It is important to note why such romantic catchwords as " originality ," " imagination ," and " creative " are absent in classical criticism. For it is sometimes assumed that classical thought is opposed to the qualities such words suggest. It is not. It is concerned with another aim; to know, and to employ art in order to duplicate and transmit that knowledge. In the pursuit of this aim, "originality" may or may not be present. According to classical standards the "imagination" is of value to the degree that it helps give substance to the insight and make it concrete. As for being " creative " — the Greek word for poet, after all, is " maker ," and to fashion an imitation is to make or create — everything depends on the value and truth of what is being created; on whether the artist, in Aristotle's words, is "creative according to a true idea." In short, if art is regarded as imitation, its ideal or purpose can never be to communicate the artist's own feelings, however well informed his feelings may be, or however much they may be directed to an objective reality outside himself. Such feelings will necessarily enter into the work of art, of course. The artist could not very well create or even be alive without reactions. But to admit this is different from urging his aim, his ideal, should be to express those reactions or feelings. Rather, the aim is to descry the total character, meaning, and form of his model, and to imitate it with truth and vitality. He can achieve this aim only by using his reactions and, in fact, every form of awareness he has, as fully and vividly as possible.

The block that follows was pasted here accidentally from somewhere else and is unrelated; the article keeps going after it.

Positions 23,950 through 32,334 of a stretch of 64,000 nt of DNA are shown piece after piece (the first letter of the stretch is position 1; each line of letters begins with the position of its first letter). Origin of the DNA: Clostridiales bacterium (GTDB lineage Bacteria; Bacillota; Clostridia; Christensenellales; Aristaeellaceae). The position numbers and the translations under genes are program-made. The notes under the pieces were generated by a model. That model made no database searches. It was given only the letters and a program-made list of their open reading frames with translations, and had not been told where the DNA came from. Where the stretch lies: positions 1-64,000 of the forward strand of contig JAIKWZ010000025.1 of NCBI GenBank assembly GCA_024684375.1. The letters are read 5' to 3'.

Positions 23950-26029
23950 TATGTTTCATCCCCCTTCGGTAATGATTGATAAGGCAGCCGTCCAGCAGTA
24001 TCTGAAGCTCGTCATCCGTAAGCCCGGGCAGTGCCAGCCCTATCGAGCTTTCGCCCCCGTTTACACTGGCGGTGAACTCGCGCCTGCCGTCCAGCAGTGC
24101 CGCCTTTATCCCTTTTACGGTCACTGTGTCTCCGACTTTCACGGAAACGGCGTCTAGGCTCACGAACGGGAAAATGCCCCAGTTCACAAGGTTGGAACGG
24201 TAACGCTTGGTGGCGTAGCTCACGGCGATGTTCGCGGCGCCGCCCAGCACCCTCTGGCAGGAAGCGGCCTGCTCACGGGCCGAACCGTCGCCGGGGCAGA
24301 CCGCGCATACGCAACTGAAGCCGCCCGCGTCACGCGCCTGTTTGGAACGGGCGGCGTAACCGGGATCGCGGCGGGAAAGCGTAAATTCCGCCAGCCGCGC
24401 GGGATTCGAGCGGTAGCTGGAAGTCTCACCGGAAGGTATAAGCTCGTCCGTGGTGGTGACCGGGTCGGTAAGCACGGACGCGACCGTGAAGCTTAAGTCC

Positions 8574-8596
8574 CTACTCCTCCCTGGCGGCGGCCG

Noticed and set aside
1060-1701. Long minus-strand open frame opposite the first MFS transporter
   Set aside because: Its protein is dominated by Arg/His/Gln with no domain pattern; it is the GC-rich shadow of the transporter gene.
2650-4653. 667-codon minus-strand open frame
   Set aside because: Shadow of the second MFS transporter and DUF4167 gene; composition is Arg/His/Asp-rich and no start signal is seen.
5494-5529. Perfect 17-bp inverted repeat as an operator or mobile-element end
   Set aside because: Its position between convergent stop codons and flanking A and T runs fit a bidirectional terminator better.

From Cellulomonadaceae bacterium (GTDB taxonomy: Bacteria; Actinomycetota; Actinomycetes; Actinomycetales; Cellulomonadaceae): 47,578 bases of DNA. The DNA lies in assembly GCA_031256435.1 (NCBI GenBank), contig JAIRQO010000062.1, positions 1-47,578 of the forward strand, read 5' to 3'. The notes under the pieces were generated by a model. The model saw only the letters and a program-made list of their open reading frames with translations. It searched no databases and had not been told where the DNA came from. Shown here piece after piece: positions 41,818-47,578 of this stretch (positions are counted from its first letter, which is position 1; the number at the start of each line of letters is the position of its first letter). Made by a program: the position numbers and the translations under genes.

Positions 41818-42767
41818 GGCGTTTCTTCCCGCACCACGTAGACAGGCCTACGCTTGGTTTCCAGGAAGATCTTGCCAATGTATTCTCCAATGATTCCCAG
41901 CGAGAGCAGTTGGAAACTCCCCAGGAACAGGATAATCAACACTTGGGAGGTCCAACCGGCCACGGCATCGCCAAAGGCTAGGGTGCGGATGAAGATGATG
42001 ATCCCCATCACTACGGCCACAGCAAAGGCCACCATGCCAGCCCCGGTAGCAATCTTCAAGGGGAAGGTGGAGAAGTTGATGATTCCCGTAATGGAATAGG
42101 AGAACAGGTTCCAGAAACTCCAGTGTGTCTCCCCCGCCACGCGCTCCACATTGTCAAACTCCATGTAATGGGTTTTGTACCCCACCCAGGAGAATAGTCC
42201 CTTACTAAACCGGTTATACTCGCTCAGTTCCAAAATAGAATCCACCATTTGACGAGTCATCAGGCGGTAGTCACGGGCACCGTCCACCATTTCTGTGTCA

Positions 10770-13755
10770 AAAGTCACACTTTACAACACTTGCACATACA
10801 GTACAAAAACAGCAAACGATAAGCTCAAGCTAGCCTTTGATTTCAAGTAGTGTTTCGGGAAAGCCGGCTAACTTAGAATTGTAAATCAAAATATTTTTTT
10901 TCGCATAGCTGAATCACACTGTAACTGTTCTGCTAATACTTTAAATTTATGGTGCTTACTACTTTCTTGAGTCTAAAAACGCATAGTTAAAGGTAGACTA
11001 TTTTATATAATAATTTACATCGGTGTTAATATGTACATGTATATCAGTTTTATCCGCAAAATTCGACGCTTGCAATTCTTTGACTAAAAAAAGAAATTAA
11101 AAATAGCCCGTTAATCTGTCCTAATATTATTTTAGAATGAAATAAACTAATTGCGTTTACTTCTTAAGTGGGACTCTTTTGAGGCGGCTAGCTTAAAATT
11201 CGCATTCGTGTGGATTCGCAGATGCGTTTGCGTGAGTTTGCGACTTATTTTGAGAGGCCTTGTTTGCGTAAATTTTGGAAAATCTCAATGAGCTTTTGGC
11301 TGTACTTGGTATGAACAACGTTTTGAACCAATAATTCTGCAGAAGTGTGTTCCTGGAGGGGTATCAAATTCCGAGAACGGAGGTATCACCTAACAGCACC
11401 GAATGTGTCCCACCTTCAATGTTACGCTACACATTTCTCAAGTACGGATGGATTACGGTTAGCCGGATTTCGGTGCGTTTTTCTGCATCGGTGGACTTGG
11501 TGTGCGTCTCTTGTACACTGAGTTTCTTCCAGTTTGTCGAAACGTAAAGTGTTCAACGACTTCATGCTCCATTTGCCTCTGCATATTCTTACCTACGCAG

Moreover, if art is said to imitate nature, then the character of art is governed by one's conception of what it imitates. The classical theory of art, therefore, is firmly based upon the far more important conception of what constitutes nature itself. In this sense, the foundation of the classical tradition is its confidence in a rationally ordered and harmonious universe, working according to fixed laws, principles, and forms. The universe is not a meaningless hurly-burly of atoms; least of all is it something the qualities and characteristics of which are made up in our own minds. Rather, the universe is regarded as a meaningful process, in which all the parts are interrelated with the living whole; and because of their confidence in such an ordered universe and their eager desire to pierce through to increasingly more basic and general principles, the Greeks succeeded in creating philosophy as we know it — systematic philosophical thinking, in place of the isolated maxims and observations of earlier civilizations. According to this philosophy universal forms and principles constitute the essential character of nature. Plato held the extreme conviction that these forms are the sole geniune reality; while Aristotle after him maintained the modified view that the universal forms must work through the material and the concrete in order to fulfill themselves, i.e., they must have something to form in order to become forming agents, although the concrete itself is nothing except as it is being formed. But in the views of both Plato and Aristotle, as well as in Greek thought generally, the focal point of interest is the permanent rules that govern and pervade all events.